One of the most challenging aspects of managing any business is that of matching supply to demand and having a scalable infrastructure that can quickly adapt to accommodate fluctuations in demand in order to ensure optimal efficiency by fully utilizing the available capacity at any given time. The more complex a business is, the more difficult this is to achieve because of the large capital investment in machinery and trained personnel necessary to operate the business. These are pretty much fixed costs that are difficult to quickly scale up or down in a short amount of time.

This challenging aspect got more complicated with the advent of consumerism. “Consumerism is a social and economic order that encourages the acquisition of goods and services in ever-increasing amounts. With the industrial revolution, but particularly in the 20th century, mass production led to an economic crisis: there was overproduction—the supply of goods would grow beyond consumer demand, and so manufacturers turned to planned obsolescence and advertising to manipulate consumer spending.” [1] As volumes increased, companies were able to keep prices low by investing in automation and reducing labor. If the general population of consumers lacked enough money to keep the economy booming, there was no need to worry because businesses and banks would start offering loans and credit creating the banking empire that eventually ended up becoming too big to fail.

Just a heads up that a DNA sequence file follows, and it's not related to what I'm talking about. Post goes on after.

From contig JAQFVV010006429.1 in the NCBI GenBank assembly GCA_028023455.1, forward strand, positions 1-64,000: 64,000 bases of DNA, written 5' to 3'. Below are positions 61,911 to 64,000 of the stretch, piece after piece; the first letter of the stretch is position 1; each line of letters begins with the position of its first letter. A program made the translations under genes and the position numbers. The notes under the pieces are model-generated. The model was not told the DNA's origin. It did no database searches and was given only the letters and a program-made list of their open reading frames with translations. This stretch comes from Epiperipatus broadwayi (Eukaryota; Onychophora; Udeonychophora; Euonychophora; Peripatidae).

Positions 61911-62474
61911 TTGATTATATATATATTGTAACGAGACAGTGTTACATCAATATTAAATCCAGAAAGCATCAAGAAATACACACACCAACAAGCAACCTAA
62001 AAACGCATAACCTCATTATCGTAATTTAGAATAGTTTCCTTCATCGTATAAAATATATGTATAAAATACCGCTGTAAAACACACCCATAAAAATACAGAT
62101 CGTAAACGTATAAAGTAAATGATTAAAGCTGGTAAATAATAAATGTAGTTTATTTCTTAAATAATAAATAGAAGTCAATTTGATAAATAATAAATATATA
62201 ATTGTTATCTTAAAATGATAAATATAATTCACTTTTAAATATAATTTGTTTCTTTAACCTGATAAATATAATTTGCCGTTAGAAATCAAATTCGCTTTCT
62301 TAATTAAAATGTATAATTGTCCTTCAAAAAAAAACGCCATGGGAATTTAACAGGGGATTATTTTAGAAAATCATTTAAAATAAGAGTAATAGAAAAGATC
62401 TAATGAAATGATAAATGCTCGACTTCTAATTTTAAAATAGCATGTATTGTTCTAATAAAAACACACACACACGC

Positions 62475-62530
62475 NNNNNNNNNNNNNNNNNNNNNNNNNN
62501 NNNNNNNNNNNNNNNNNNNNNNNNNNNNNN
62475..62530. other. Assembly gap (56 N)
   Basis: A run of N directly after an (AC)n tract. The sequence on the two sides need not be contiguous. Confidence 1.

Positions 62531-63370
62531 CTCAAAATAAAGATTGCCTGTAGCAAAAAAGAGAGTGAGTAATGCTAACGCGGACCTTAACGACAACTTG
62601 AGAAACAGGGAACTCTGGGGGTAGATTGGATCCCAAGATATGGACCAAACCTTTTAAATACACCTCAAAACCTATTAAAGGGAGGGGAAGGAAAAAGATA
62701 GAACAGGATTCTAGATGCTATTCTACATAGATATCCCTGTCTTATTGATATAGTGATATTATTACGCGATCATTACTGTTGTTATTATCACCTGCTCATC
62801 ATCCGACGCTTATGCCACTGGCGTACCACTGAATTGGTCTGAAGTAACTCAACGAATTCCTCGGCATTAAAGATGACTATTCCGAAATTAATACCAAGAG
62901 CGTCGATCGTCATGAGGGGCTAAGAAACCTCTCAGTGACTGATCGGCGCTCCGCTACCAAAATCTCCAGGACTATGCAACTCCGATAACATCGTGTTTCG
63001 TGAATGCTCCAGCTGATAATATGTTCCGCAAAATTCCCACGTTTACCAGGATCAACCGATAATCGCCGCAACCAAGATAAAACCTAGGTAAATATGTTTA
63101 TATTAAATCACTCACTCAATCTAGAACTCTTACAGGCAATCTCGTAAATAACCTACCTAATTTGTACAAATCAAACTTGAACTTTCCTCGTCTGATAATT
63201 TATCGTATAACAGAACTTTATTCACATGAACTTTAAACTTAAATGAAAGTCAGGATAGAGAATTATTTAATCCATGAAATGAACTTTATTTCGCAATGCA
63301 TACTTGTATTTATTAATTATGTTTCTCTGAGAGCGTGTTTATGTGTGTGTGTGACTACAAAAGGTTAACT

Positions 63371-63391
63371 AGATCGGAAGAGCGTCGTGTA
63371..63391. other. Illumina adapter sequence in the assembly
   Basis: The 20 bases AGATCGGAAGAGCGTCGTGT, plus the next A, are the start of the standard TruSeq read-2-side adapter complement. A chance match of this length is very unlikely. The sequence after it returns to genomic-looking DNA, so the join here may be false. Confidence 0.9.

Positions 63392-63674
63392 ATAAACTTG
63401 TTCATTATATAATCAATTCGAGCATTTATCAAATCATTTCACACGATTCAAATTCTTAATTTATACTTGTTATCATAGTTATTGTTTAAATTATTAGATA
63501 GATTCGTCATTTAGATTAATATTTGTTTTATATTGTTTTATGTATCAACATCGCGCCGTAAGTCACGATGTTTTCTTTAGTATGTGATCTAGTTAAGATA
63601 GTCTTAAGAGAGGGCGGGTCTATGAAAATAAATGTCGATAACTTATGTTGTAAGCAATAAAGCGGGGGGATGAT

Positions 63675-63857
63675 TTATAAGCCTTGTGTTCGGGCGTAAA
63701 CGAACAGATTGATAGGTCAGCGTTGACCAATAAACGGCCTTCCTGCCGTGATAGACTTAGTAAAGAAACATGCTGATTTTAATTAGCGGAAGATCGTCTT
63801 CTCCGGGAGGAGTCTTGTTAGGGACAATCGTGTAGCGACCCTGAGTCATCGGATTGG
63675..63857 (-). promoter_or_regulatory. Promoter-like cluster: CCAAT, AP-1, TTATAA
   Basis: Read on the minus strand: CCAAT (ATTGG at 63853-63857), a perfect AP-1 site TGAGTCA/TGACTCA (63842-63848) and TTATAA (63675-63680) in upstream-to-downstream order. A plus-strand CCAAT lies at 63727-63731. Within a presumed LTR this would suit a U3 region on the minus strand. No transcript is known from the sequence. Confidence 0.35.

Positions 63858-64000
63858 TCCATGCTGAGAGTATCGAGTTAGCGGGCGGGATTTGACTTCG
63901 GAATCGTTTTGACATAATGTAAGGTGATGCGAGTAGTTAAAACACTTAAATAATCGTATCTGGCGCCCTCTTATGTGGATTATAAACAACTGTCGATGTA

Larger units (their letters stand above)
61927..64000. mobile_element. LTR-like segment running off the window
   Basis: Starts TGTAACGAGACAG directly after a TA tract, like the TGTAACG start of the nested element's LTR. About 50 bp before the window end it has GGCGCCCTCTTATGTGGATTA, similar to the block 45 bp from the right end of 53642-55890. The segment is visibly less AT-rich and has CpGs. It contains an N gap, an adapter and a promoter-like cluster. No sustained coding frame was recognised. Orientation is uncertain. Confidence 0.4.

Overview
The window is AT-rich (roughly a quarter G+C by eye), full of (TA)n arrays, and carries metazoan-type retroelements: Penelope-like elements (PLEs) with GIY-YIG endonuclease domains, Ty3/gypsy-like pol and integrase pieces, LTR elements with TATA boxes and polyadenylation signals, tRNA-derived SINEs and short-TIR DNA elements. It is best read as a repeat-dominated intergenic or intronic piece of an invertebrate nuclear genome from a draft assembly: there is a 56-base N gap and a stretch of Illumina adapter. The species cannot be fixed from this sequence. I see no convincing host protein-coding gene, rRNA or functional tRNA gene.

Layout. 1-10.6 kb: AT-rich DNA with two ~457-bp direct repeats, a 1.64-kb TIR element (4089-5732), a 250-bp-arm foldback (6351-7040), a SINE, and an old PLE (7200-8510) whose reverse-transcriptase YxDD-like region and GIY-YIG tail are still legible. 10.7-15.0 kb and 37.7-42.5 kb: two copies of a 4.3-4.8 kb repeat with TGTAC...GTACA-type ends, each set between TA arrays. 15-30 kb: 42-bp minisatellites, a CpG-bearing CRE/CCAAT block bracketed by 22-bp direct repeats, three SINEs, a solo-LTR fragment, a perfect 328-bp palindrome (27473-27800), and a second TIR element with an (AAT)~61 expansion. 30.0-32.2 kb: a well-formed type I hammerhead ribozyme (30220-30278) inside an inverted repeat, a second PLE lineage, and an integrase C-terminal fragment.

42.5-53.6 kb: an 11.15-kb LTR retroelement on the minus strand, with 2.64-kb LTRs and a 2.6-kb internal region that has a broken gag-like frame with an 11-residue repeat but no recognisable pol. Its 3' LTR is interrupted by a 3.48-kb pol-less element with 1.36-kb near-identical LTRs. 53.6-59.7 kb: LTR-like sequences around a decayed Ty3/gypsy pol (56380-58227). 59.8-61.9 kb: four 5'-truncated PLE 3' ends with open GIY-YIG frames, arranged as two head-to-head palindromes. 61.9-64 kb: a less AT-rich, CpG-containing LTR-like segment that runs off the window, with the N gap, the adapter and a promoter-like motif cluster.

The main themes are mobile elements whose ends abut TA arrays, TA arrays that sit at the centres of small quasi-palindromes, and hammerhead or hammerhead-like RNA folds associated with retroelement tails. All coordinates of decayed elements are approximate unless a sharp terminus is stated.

So, the theory goes, the more we can make consumers consume, the more we can keep the economy growing. Thus, came the super-sized meals, bigger homes and just more stuff. The current business model in today’s economy is to make products with a short life cycle and as soon as one product is launched start developing a replacement. Not necessarily a better product, just something people will want. Consumers have become conditioned to no longer VALUE stuff but WANT stuff. When a consumer values a product, price matters. The product is sold using a value proposition and the value it creates for the consumer must be equal to or greater than the price. In such a case the market determines the price people are willing to pay and the supply chain has to manage the cost without sacrificing the value the product delivers. When consumers WANT things, price does not matter. Thus, the OEM can set any price they want and develop payment strategies so the consumer never realizes the total cost of ownership. Then the OEM can squeeze the supply chain in order to maximize their profits.

Ironically, as Americans, we have become obsessed with cheap prices. Because of this, no company wants to see any production cost increases because they would not dare pass those increases on to the consumer and risk seeing a drop in sales volume. Are these companies really doing consumers a favor by keeping prices low or is this more of a disservice? On the other hand, when we look at the basic necessities consumers depend on like a home for shelter, a car for transportation, a cell phone for communication, utilities, education, etc., have these costs gone down? Are these not the costs we should be looking at managing for a balanced economy where everyone has an opportunity for upward mobility and building wealth? What if some of these costs would drop by 20% and the cost of consumables went up by 30%? Maybe we would value the stuff we buy a little more and the companies providing these products would have to focus on giving us a value proposition rather than keeping prices low so their sales will remain high. This just might enhance more competition, one of the founding principles that a capitalist economy is based on.

1. citing History of American Consumerism